On October 5, 2020, Maryland state courts entered Phase V, the fifth and final phase of the Court of Appeals’ progressive COVID-19 reopening plan. Jury trials and full in-person operations resumed, albeit with now-ubiquitous precautions in place: face masks, pandemic screening questions, contactless temperature checks, and social distancing. Now, with COVID-19 cases and infection rates surging in Maryland and nationwide, Maryland’s courts find themselves again restricting operations to ensure the health and safety of courthouse personnel, litigants, and the public at large. The courts’ “retreat from full operational functions” is outlined in Chief Judge Mary Ellen Barbera’s latest series of Administrative Orders, issued on November 12, 2020.
Under the new Orders, effective beginning Monday, November 16 and running through Thursday, December 31, 2020 (pending any further order from the Court), all Maryland state courts will return to Phase III of operations. Courts are “authorized and encouraged to conduct remote proceedings to the greatest extent possible,” so long as they provide adequate notice to all participants. If matters can be addressed without a hearing, courts are permitted and encouraged to do so. In order to satisfy social distancing requirements, administrative judges are authorized to limit the total number of people entering the courthouse or a particular courtroom. Jury trials scheduled to commence between now and December 31 will be postponed and rescheduled. Civil jury trials will be rescheduled on dates beginning January 4, 2021 and after, but with priority given to criminal trials and other urgent matters. Litigants’ concerns regarding Scheduling Orders in civil, family law, and appellate cases will be addressed by motion on a case-by-case basis.
In response to what she described as “inconsistent interpretations and compliance” that “have resulted in health concerns being raised by Judiciary personnel, justice system stakeholders, and members of the public,” Judge Barbera issued a Third Administrative Order focused specifically on clarifying the COVID-19 health measures that apply in state courthouses. Noting that the “efficacy of wearing face masks and social distancing together have been accepted by the medical community as the single best mitigation strategy in the suppression of the spread of COVID-19,” and explaining the need for “full compliance” with such measures by all court users, the Order provides the following precise rules for masking and social distancing in courthouses:
• Masks must be worn at all times in courthouses and judicial facilities, including during court proceedings and by all judges, judiciary personnel, and any person over the age of two. Masks must cover the nose, mouth, and chin completely, without vents. Barriers, including clear plexiglass shields, do not substitute for or fulfill this masking requirement. Three exceptions are provided: (1) Masks may be lowered to eat, drink, or take medication, but must be replaced when finished. (2) For good cause shown, and for a limited duration, a presiding judge may require a case participant to use a clear mask or personal barrier shield in lieu of a mask to ensure that the participant can be adequately heard and observed. (3) If judiciary personnel have a single-occupancy office, they may lower masks whenever alone in their office with the door closed.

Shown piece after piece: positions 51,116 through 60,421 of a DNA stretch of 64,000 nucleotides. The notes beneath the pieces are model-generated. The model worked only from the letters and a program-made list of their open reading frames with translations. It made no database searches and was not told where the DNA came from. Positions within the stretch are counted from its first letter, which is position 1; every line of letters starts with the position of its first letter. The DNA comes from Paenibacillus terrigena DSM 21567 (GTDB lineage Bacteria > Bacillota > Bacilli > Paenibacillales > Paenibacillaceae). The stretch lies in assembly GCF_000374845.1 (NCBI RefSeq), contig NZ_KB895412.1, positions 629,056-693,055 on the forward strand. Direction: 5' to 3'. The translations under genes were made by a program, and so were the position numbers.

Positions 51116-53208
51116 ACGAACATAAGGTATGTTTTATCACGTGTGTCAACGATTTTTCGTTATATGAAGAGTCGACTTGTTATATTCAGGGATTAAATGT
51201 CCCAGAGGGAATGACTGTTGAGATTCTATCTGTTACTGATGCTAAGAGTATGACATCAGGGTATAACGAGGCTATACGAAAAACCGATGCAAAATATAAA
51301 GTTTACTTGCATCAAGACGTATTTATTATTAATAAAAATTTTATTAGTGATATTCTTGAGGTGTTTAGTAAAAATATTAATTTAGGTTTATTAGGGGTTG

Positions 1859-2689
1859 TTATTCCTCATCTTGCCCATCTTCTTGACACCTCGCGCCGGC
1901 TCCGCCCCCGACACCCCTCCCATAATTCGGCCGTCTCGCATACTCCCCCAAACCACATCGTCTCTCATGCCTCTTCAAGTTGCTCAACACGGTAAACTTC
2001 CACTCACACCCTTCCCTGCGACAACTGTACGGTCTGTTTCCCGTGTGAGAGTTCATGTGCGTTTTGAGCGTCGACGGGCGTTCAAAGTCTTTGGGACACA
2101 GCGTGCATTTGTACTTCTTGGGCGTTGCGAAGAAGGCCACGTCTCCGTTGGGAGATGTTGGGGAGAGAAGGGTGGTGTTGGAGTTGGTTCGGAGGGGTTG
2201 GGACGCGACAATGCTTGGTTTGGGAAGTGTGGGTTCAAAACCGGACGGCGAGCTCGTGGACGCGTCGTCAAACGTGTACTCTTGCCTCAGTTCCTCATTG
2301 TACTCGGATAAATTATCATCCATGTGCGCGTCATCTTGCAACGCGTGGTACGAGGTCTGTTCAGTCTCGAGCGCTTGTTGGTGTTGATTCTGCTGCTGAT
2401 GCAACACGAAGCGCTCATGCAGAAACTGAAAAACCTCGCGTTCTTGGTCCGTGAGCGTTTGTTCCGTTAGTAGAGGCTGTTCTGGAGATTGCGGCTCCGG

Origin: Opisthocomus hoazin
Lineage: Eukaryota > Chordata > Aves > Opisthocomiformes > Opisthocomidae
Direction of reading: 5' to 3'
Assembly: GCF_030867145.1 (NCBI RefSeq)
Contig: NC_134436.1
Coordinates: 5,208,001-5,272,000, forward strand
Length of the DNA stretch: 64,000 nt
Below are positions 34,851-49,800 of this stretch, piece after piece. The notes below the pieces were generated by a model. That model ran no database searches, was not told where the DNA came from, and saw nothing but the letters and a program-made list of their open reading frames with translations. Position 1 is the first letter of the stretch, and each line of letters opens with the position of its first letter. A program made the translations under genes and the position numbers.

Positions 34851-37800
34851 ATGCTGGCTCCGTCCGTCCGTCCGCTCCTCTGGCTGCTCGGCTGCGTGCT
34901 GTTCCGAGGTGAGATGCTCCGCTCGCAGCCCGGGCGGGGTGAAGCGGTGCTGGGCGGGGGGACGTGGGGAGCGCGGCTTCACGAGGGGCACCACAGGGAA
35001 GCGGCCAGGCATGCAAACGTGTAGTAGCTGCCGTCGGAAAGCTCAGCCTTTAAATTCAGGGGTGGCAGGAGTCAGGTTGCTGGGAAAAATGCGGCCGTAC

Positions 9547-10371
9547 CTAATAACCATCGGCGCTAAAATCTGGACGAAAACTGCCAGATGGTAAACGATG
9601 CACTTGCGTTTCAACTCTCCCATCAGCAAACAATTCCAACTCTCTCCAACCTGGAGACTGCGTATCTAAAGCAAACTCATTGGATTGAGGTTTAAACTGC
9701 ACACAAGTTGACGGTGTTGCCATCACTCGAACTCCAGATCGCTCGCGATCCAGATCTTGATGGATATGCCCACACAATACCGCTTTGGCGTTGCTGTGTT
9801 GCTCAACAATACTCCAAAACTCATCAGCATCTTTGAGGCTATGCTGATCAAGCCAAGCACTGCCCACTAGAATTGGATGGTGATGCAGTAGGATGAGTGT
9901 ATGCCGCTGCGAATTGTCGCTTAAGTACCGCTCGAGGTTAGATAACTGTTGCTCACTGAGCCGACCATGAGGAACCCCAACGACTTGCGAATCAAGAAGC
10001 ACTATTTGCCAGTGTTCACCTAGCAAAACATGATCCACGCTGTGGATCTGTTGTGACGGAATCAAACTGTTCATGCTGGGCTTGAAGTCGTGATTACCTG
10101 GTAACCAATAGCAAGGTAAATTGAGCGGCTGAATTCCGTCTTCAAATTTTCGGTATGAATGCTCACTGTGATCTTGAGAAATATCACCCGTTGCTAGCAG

• If members of the public or courthouse personnel appear on site without an appropriate mask, they will be: (1) provided a disposable mask as available; and/or (2) provided an alternative means to remotely access any proceedings, if appropriate and possible.
• Social distancing of six feet or more must be maintained in all judicial facilities, including offices, chambers, and courtrooms, but is not a substitute for masking.
• A person’s failure to comply with these directives will result in removal from the courthouse or judicial facility and may result in disciplinary action, if appropriate.
Maryland’s federal court also made changes. Finding the Court’s “triggering criteria” for return to reduced operations met (including a 7-day test positivity rate exceeding 5% statewide and in multiple counties, business restrictions imposed by the Governor, and increased numbers of hospitalized patients and new cases reported), and by Standing Order dated November 11, 2020, United States Chief District Judge James K. Bredar returned Maryland’s federal courthouses from Phase 3 of their COVID-19 Recovery Plan (entered on September 28, 2020) to Phase 1.
Under the Order, effective Monday, November 16, all in-court proceedings and hearings are suspended. If possible, some will be transferred to virtual format. Others will be postponed. Without prior permission from the Chief Judge or Clerk of Court, no member of the public, counsel, party, or witness may enter any U.S. courthouse in the District of Maryland. Drop boxes will remain available to the public at entrances to each courthouse for depositing and date-stamping papers. Courthouse staff may continue to enter courthouses as instructed by supervisors and so long as they can satisfy standard screening criteria. The Order’s restrictions will remain in place for a minimum of two weeks, through at least November 30, 2020. The Court, the Order states, will regularly monitor the triggering criteria to assess whether conditions have “sufficiently improved” to justify rescinding the Order and resuming some or all in-person operations.
As the COVID-19 pandemic continues, litigants and their counsel will be well-served by frequent monitoring of court websites and Standing and Administrative Orders to ensure that they remain apprised of the current procedures, protocols, and reopening phases governing their cases.